EDITORIAL: Some respite from loan sharks, but it’s not ideal
Alternatives to payday loan providers have emerged, but low wages will keep the industry going
For most South Africans, it’s hard to resist the temptation to approach payday loans providers, especially when a financial shock hits them before the next salary cycle.
With promises of quick and easy loans to those who run short of cash between salaries, the payday loan industry is booming in a country with a low savings rate, a downtrend in wage growth and dangerously high personal debt levels.
But these short-term loans can also result in a damaging cycle of reliance on pricey credit because even without an emergency bill to repair a geyser or fix a car, some consumers will need the money for essentials like electricity, petrol, taxi fares or food to carry them through to the next pay date.
A loan of R3,000 at one of a plethora of providers that have sprung up online or in shopping malls across the country over the past few years would cost a consumer more than R500 in interest and fees if the money is paid within two weeks. It’s a stiff ask anywhere in the world — not to mention in a country where the minimum wage is just over R20 an hour. The cost could have been even higher had the consumer watchdog, the National Credit Regulator (NCR), not introduced caps on rates a few years ago.
With such fees, it is easy to sympathise with critics of payday lending shops who say the industry should be on the list of financial villains trapping consumers in a debilitating cycle of debt.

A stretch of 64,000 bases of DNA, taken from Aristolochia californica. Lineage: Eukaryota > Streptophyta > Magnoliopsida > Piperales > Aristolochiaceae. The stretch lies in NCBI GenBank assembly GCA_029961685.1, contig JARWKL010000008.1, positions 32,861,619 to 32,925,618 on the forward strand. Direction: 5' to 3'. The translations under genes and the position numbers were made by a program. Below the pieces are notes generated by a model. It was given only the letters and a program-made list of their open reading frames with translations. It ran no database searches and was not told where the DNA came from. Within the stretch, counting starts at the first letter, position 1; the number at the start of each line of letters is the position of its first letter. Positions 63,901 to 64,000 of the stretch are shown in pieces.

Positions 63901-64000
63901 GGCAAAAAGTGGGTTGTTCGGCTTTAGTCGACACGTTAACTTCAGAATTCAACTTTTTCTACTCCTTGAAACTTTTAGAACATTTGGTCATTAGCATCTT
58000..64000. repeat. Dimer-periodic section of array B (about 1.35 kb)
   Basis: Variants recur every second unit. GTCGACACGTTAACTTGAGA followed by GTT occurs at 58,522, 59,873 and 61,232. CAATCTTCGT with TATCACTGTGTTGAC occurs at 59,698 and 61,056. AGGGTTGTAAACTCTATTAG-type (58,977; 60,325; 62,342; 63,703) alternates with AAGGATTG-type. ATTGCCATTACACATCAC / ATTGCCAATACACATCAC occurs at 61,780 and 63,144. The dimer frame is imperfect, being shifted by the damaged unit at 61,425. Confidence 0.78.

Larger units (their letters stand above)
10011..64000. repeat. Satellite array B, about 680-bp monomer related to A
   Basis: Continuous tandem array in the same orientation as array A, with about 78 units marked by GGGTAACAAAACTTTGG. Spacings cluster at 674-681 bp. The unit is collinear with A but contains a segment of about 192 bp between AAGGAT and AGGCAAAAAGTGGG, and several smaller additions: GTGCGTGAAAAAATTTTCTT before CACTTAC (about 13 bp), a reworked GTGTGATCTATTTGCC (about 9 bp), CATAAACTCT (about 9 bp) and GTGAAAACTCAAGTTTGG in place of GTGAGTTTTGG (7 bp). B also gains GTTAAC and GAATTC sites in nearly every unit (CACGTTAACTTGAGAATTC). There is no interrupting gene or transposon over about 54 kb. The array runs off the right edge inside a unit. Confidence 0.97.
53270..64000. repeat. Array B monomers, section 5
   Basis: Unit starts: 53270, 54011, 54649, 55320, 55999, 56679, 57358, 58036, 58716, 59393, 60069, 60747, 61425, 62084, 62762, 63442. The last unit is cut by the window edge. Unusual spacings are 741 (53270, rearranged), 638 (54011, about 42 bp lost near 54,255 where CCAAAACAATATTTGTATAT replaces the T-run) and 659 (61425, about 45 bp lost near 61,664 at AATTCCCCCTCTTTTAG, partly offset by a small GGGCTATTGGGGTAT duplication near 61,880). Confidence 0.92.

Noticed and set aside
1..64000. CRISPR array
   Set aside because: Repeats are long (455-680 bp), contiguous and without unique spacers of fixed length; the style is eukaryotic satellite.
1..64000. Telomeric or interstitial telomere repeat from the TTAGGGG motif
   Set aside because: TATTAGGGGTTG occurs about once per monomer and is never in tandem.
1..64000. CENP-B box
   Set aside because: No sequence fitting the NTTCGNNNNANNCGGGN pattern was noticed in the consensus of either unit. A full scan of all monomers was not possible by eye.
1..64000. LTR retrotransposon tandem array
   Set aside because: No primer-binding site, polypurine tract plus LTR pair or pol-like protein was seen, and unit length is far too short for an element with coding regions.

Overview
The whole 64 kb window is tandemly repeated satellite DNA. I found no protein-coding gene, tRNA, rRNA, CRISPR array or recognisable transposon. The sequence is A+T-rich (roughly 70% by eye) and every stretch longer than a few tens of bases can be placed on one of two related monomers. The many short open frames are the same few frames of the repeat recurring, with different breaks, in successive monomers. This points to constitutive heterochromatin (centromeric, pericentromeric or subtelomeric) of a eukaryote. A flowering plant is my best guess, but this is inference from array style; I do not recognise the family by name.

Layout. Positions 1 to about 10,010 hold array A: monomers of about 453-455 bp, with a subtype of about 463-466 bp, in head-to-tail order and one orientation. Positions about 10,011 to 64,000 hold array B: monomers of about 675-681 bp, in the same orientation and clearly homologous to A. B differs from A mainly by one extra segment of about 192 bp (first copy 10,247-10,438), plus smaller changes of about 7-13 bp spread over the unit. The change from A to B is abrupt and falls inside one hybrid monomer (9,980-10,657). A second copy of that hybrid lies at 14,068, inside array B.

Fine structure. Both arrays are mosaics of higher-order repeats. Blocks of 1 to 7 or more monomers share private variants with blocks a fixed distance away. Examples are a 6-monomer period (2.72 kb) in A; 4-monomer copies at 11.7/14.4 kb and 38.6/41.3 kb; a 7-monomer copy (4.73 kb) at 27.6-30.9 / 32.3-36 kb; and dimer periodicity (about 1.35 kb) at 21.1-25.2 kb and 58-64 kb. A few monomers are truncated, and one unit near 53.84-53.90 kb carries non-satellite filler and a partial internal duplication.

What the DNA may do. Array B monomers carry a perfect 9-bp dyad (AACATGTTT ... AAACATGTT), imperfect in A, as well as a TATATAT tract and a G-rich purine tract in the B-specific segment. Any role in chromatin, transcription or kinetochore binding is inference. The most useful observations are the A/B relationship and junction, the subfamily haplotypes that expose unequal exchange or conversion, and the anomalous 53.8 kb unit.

But until former Springbok player Bryan Habana teamed up with entrepreneur Deon Nobrega to launch the Paymenow Group and Smartwage as an alternative to this form of credit, it would have been hard to demonise the industry on which millions of mainly low-income South Africans rely.
Paymenow Group and Smartwage are tapping into the ever growing thirst for cash before the next pay day with an innovative technology that gives workers access to a portion of their earned salary without resorting to payday loans. Essentially, they want to drive the payday loan industry out of business.
Both operate under broadly the same business model. They partner with companies to offer employees advance wages in exchange for a fee per transaction. For example, a R1,000 advance from Paymenow charges R50, a disruptive 80% discount to the same size payday loan that adheres to the NCR’s fee structure. The loans are typically a few thousand rand, and are often repaid through automatic deductions on the next salary date.
It would be difficult to make the argument that Habana and Nick Platt, the co-founder of Smartwage, are running predatory lending companies in sheeps clothing, especially if one compares the fees they charge. They are welcome competition in the financial services market, and companies that have signed up with them in recognition of employees’ cash flow problems might generate a blaze of goodwill from their workers.
That said, it would be naive to think allowing workers to access their salaries in advance is a silver bullet to the financial ill-health of SA households. According to the Reserve Bank, personal debt to disposable income is about 70%, a dangerously high ratio that comes on top of a meagre 0.3% savings rate as a percentage of income and wage growth that has been on a downward trend for a few years.
Even with innovations like Smartwage and Paymenow SA, many South Africans have insufficient cash buffers to cover an unexpected bill, with financial services house Discovery estimating that only 20% of the country’s breadwinners can afford a modest emergency expense.
They would mean nothing if wages, whose growth hit an all-time low in the third quarter of 2019, are not high enough to cover monthly expenses or if workers themselves do not take meaningful steps to break free from the shackles of debt.
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